The United Nations' top human rights official urged Angola's government on Wednesday to reduce the huge disparities between rich and poor that have developed in the oil-rich country despite considerable progress since the end of a 27-year civil war in 2002.
Angola, which is Africa's No. 2 oil producer, has posted rapid growth since the end of the war, but opposition parties and rights groups have long accused President Jose Eduardo dos Santos of doing too little to combat widespread poverty.
Speaking in the capital, Luanda, after a three-day visit, U.N. High Commissioner for Human Rights Navi Pillay praised the government for progress in rebuilding the country's infrastructure and clearing thousands of landmines.
"This development has not been without controversy," she said. "Two issues that have consistently been brought to my attention are the huge disparities that have developed between the richest and the poorest, and the sometimes harsh methods used to evict people from land earmarked for development, especially in and around Luanda."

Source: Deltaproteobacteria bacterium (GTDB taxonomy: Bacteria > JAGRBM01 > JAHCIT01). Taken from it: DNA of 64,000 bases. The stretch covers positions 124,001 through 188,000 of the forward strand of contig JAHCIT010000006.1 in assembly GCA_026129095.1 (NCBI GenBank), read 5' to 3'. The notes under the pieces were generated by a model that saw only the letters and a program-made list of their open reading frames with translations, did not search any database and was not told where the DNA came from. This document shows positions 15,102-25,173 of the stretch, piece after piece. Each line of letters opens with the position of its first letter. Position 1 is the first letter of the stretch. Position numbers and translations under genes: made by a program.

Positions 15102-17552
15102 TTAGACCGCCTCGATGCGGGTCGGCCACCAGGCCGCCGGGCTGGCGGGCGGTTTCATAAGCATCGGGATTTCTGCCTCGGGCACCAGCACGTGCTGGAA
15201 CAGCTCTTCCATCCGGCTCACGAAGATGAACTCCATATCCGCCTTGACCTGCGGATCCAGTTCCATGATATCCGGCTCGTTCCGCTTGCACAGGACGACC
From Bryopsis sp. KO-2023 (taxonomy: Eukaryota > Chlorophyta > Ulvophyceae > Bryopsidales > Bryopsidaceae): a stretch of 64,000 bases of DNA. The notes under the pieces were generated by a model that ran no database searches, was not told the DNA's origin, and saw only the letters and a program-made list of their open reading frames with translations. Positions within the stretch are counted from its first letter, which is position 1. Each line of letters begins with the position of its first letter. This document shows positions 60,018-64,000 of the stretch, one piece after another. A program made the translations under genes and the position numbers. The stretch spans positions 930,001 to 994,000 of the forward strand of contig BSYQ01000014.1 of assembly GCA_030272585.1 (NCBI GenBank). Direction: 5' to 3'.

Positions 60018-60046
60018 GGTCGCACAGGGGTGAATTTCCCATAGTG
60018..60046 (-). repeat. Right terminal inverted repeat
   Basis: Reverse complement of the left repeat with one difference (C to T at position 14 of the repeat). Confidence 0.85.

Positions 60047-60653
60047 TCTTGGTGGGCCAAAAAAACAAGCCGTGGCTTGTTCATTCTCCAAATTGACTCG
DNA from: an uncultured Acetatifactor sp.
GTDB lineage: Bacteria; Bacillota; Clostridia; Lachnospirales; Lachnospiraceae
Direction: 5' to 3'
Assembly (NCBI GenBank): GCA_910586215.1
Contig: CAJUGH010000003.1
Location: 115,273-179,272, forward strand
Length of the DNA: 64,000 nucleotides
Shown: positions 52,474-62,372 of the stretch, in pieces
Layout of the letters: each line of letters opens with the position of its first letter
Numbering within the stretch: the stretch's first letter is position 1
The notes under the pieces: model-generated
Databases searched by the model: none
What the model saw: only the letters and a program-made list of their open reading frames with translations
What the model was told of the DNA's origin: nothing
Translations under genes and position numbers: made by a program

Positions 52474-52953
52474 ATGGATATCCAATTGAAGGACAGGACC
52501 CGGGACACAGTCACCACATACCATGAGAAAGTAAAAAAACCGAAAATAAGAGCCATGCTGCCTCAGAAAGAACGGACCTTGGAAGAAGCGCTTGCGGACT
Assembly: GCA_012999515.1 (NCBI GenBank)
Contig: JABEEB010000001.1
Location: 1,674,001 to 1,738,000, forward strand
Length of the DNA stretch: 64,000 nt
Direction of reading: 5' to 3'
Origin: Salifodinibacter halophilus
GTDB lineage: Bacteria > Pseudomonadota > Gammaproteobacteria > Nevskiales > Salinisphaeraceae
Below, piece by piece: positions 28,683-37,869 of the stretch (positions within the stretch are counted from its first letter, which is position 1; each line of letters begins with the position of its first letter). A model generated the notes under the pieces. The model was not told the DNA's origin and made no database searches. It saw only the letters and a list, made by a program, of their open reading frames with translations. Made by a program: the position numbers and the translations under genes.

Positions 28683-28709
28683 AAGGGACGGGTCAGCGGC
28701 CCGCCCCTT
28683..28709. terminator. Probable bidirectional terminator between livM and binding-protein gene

Dos Santos, who has been in power since 1979, was easily re-elected last year for a new five-year term during which he has pledged to improve the distribution of Angola's vast oil wealth.
His government says it cut poverty levels to about 39 percent of the population in 2009 from 68 percent in 2002, and increased public spending in this year's budget by over a quarter to help improve social conditions.
Pillay said she stressed in a meeting with Dos Santos on Wednesday the importance of cutting the wealth disparities over the next four or five years.
The U.N. official said the president and Cabinet ministers accepted that problems remained and seemed genuinely committed to improving human rights.
She said, however, that the government must tackle alleged abuse - especially sexual abuse - of migrants by security forces and border officials that has persisted for the past decade, especially on the border with the Democratic Republic of Congo.
"During my visit to a remote border crossing in Lunda Norte, I received indications that sexual abuse of female migrants is continuing, as well as theft of property," Pillay said.
Recognizing that the irregular entry of tens of thousands of migrants every year, many seeking to dig illegally for diamonds, causes major problems and that the government has the right to deport them, she said it must do so humanely.
Pillay said other problems included implementation of laws on freedom of expression and assembly, including the "heavy-handed" suppression of protests, and the fact that millions of Angolans, including 68 percent of children under age 5, had not been listed in the national identification registry.
(Reporting by Shrikesh Laxmidas in Lisbon; Editing by Peter Cooney)